Screening Tool Examples | National Institute on Drug Abuse (NIDA)

  • [Kenya] Drug addiction? Try community therapy. The Therapeutic Community (TC) model has the ability to heal, restore and transform an addict. Research-based evidence by the International Institute on Drug Abuse (NIDA) has documented the success of this model in treating individuals with drug problems stemming from social and psychological causes.  Its success comes from peers helping peers and “community as method,” ensuring everyone in the community plays a role.
    Locally, the Stonehenge Therapeutic Community in Guelph is an example of the initiative recommended for those communities dealing with addiction issues including Cost Province, Kenya.

Therapeutic Community | Stonehenge Therapuetic Community

Authored by: Tracie McGrath-Levis, BSW Practicum Student to WRCPC

What additional resources would you recommend related to women, violence and crime? Have your read anything thought provoking that you care to share? Post a comment to let us (and other readers) know about it!

World Wide Wednesday: Women, Violence and Crime

Posted on: March 16th, 2011 By: Smart on Crime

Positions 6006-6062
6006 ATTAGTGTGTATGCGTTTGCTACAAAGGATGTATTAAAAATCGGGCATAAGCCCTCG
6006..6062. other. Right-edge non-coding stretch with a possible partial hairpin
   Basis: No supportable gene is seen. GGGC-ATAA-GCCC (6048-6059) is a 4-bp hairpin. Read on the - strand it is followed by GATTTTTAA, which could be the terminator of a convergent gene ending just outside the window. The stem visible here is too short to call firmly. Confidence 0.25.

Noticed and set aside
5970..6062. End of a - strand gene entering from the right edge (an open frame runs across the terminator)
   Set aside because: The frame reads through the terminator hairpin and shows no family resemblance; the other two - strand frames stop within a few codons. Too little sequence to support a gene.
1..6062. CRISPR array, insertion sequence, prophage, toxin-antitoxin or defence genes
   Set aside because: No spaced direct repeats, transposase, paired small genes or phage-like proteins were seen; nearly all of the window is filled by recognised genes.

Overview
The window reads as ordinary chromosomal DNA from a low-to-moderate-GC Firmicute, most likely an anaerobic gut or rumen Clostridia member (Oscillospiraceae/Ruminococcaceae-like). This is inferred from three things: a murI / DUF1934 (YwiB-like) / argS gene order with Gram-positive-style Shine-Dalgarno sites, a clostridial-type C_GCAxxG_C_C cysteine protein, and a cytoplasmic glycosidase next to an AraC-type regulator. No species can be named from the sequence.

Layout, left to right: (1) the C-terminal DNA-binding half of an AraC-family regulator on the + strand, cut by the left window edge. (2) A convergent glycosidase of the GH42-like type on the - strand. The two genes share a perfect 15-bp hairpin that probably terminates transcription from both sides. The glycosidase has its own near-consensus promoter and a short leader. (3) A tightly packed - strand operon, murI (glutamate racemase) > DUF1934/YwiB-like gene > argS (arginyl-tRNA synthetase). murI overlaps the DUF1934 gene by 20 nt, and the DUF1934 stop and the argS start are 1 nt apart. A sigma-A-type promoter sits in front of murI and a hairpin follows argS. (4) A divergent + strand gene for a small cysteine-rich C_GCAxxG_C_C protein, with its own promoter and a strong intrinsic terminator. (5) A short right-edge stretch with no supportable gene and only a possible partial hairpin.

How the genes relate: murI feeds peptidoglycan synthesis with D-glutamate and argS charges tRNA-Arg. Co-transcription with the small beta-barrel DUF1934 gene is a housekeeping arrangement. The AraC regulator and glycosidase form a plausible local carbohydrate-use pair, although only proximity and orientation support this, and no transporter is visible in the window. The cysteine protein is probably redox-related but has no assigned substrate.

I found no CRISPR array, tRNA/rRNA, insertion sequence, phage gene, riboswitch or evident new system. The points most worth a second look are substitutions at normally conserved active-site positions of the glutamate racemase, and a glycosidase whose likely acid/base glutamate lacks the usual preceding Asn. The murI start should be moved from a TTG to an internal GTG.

Each month we focus on research, blogs and news from around the world addressing smart approaches to crime prevention. We’re always on the lookout for websites and resources to draw from. March kicked off with International Women’s Day earlier this month. It seems only fitting that we share some items related to women.


  • [International] In 2007, the world’s population of people living in cities reached 50% and half of that number is women and girls. In many cities, women and girls remain particularly vulnerable to violence and crime. Women in Cities International (WICI) uses participatory research methods with groups of women in Argentina, Russia, Tanzania and India to produce the baseline findings in “Learning from women to create gender inclusive cities“. WICI doesn’t mince words when they say ensuring women’s safety should be of primary concern for urban governance and city development.